At the launch of our Digital Assets network earlier this month, we were honoured to be joined by both Helen Boyd of the Financial Conduct Authority (FCA) and Myles McGuiness from the Financial Markets Standards Board (FMSB) for a fireside chat where they discussed the evolving digital asset regulatory landscape, and the importance of buy side and regulatory collaboration as this nascent asset class becomes more developed, and market participation continues to grow. We’ve summarised some of the key takeaways from the discussion below.
Digital assets have been a rapidly growing market globally, and it is important that there is consistency in regulations across jurisdictions. Despite being a nascent sector, there is a need to build a regulatory framework to provide a safety net to those who interact within the space. While the interests of market participants may change depending on how they interact with digital assets, custody, and the form it takes will be a concern for everyone.
As the landscape is vast, banks, regulators, associations, and asset managers must do their due diligence to frame conversations and ask questions to build a regulatory framework. It is essential to have an open dialogue with the industry, and regulators must consider the industry’s concerns when building this regulatory framework. Innovation sandboxes such as the Bank of England’s Financial Market Infrastructure (FMI) sandbox are allowing testing of different rulesets. This collaborative process allows for learning by doing with the community, enabling a more practical approach to building a regulatory framework that works for everyone. The use of non-deliverable forwards (NDFs) will also require industry discussions on how best to approach this.
Another area discussed was how tokenisation has the potential to impact traditional asset classes, requiring a shift in the industry’s approach to support the infrastructure and update the systems needed. It’s an exciting time for innovators and FinTech’s to use technology to transform and disrupt the sector, to provide efficiencies and opportunities, potentially leading to a world of streaming in the future. However, operational barriers and the current lack of regulatory frameworks pose challenges in this transition.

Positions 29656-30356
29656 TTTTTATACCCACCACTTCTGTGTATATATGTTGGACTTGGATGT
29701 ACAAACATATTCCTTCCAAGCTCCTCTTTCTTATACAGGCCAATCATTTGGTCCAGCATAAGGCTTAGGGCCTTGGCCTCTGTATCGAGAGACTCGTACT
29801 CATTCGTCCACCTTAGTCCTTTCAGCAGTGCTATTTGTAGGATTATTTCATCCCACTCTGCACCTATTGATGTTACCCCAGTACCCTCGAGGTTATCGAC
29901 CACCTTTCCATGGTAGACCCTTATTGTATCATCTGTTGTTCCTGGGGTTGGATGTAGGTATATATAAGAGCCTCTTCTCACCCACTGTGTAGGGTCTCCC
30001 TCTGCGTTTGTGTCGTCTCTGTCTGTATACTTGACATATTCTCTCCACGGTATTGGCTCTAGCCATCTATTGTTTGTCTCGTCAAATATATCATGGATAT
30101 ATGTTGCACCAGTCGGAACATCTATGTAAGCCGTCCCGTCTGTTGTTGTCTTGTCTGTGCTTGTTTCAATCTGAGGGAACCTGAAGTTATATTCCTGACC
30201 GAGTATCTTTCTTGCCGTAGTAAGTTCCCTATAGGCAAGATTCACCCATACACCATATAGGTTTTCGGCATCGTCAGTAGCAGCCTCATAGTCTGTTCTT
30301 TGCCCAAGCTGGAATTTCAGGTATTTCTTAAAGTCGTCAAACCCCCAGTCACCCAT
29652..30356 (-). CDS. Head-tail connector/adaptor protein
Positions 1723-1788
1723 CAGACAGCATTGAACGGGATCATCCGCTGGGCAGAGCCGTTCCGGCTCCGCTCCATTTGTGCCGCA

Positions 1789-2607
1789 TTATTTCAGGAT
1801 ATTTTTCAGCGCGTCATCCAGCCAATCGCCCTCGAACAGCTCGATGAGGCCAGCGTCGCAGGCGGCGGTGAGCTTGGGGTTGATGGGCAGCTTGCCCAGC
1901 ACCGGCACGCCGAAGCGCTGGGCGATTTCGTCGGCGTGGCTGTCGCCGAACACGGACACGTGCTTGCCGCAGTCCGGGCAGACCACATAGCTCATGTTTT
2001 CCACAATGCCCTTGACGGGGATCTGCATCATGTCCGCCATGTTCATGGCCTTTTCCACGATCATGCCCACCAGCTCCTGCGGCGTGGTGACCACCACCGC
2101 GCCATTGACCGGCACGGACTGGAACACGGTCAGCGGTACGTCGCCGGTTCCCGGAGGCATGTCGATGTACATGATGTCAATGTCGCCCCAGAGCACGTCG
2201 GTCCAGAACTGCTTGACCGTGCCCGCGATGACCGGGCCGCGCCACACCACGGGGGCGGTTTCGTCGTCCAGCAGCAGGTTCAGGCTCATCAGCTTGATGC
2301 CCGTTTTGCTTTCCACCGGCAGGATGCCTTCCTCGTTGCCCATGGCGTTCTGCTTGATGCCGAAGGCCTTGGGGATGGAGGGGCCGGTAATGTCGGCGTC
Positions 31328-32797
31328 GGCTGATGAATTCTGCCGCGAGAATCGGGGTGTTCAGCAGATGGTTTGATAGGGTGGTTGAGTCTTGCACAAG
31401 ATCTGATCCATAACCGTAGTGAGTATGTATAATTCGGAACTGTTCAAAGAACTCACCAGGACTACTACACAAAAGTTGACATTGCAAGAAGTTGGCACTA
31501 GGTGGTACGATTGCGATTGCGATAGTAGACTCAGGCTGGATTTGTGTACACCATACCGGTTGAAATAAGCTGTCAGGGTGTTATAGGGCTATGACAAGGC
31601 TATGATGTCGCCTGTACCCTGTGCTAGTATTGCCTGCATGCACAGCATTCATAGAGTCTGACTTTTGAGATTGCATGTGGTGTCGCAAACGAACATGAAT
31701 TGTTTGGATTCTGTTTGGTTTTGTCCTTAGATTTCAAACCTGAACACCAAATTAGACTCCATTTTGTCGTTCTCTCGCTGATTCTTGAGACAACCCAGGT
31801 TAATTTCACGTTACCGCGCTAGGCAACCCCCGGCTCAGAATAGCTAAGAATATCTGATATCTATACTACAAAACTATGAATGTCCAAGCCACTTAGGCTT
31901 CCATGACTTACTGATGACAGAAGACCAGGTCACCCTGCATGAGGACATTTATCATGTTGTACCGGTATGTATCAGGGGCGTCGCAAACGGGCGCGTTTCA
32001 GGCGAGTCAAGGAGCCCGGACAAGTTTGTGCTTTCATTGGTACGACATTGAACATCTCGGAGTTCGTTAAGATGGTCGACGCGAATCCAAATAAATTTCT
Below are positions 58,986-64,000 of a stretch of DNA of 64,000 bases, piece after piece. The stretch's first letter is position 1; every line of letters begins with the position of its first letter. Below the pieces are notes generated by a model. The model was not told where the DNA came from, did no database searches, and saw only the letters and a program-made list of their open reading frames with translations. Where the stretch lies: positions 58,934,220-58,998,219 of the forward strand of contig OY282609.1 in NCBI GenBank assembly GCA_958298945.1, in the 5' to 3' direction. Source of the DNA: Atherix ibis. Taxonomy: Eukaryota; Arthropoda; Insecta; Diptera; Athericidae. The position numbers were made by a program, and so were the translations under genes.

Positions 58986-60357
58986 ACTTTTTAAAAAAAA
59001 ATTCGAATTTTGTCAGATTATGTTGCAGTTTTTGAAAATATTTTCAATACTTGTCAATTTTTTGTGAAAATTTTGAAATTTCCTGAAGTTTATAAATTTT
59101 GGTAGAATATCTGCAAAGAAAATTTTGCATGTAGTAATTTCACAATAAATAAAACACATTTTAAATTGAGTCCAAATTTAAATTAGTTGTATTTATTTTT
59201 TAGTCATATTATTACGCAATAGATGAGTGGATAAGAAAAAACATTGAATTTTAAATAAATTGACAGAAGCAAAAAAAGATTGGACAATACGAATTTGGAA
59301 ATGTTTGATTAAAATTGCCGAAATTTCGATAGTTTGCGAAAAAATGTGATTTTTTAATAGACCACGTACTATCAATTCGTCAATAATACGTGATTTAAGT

As a final point of discussion, due to the digital asset market being new, traditional due diligence and financial rigor must be applied to identify good actors in the space. When dealing with new vendors and service providers, due diligence is critical to understanding their business model, structure, and board members. It is crucial to know where your assets are at any given time and to understand who you’re working with. It is also essential to know what happens if the worst does happen and if you are protected, or in a worst-case scenario – if you aren’t. Don’t rely on anyone else’s due diligence and be responsible for this within your firm.
In conclusion, while the digital asset market is a rapidly growing sector with exciting opportunities, it is essential to have a regulatory framework to provide a safety net to those who interact in the market. Open dialogue with industry players and traditional due diligence are necessary to ensure good actors in the space and protect investors. As the market evolves, regulators must continue to collaborate with industry players to address operational and regulatory barriers to fully integrate digital assets into the traditional financial world.